Posts Tagged ‘IEM’

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V-Moda Vibe Review

March 6, 2010

Introduction

Shortly after I received my RE0s, I happened to be browsing eBay for a new pair of Bass-Freq earbuds because as much as I liked my RE0s, I wanted to replace my outgoing Bass-Freq earbuds because I liked their bass response when listening to certain music. During that time, I came across an auction for a pair of V-Moda Vibe IEMs for $30 (open-box) and I jokingly asked my father if he’d like to split the price with me. To my surprise, he said yes and I went ahead and ordered them. Having prior experience with V-Moda’s products, I was curious to see how the big brothers to the inexpensive Bass-Freq earbuds sounded in comparison.

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JDS Labs Bass Boost CMoy v2.02 Impressions

March 4, 2010

Headphone amps are pretty much standard equipment in the setups of audiophiles everywhere. Over the past few weeks, I’ve been doing a lot of research on headphone amps and come across a number of different amps in all shapes and sizes but the one type of amp that piqued my interest was the “CMoy” amp. This type of amp, designed years ago by Chu Moy is an unconventional but powerful amp design that can be made by anyone with the right parts and a soldering iron. Well, I don’t consider myself one of the handiest of guys with a soldering iron at the moment so, instead of taking a chance and trying to build one myself, I decided to buy one that had been pre-made from a company called JDS Labs. After a few hours of listening, I’m impressed.

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Altec Lansing Backbeat Pro First Impressions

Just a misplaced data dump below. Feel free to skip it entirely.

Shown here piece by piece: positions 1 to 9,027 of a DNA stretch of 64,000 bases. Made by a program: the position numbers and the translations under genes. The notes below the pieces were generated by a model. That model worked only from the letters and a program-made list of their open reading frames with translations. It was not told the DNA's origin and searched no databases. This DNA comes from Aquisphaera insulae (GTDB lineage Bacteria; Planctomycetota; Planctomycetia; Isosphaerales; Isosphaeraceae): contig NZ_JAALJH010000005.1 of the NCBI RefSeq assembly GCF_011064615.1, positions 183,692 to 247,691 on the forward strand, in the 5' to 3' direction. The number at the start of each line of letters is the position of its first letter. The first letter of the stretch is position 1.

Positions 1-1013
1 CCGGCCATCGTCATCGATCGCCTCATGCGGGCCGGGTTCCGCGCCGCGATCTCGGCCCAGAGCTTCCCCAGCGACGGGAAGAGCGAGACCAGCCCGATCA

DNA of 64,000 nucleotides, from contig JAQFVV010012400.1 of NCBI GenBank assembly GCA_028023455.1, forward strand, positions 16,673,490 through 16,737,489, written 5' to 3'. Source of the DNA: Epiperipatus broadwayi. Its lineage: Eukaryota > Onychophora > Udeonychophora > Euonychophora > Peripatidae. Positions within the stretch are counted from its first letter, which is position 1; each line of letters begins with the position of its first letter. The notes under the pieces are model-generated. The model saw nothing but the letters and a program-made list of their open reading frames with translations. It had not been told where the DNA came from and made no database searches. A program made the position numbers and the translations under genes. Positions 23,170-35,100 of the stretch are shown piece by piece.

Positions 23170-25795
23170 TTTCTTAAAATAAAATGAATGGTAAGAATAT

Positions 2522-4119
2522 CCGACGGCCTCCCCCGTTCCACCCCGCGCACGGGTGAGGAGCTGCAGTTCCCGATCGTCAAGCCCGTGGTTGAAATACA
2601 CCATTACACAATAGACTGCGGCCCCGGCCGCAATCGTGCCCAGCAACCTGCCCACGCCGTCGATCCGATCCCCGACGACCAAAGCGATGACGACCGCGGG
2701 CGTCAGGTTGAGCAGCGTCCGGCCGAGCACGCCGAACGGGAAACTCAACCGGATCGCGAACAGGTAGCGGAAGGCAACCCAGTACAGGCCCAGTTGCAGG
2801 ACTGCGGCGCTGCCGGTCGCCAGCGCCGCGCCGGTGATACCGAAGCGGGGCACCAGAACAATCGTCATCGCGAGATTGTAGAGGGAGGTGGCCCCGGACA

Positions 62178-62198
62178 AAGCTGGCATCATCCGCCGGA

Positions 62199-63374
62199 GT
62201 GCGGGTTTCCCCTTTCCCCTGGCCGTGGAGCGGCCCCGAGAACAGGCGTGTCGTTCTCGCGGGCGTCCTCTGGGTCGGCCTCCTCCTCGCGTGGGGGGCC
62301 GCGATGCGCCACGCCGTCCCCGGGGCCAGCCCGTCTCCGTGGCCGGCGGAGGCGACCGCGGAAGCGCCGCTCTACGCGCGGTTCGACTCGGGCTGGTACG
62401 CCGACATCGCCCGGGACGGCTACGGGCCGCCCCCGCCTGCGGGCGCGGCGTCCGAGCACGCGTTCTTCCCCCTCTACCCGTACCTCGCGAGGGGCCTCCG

February 28, 2010

Since I got my RE0s and I started going to Head-Fi, I’ve been…experimenting with a number of different headphones/earphones and listening to the various sound signatures these devices create. In the short time since I received my RE0s, I’ve heard (of course) the RE0s the V-Moda Vibes, MEElectronics M9Ps, Koss KSC75s (with some light modifications) and one of the only things I haven’t yet heard is an IEM with a balanced armature speaker. Well, a few nights ago, I happened to be browsing eBay for some reason and in that time, I came across the Altec Lansing Backbeat Pro IEMs.

The auction I happened upon was open-box and on sale for about $16. I did some research on them and saw that the MSRP was about $100 but they were retailing at most online retailers I saw for about $30. Apparently, Altec Lansing has a number of IEMs on the market and many of them are simply rebranded versions of IEMs from Ultimate Ears with the Backbeat Pros being Altec Lansing’s version of the Super.fi 4 IEMs from Ultimate Ears. After doing a little more research into the sound quality, I said “what the heck” and ordered them. Shipping was strangely fast for USPS and I received them early Saturday and went about putting them through their paces after watching a movie (The Hurt Locker, great film by the way).

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MEElectronics M9P Review

February 26, 2010

Introduction

The M9P IEMs hail from a small California-based company by the name of MEElectronics. They produce a wide range of IEMs that cater to different users with various sound signatures. The M9 and M9P IEMs are among the most inexpensive products available and are currently selling for $20 and $23 respectively. I decided to buy the M9P IEMs because they not only function as earphones but will also have use as a headset for my cell phone and iPod Touch. After breaking them in and listening to them with a variety of music in my collection, these are my favorite IEMs in the sub $30 price range. So without further delay, read on for my thoughts on the MEElectronics M9P IEMs.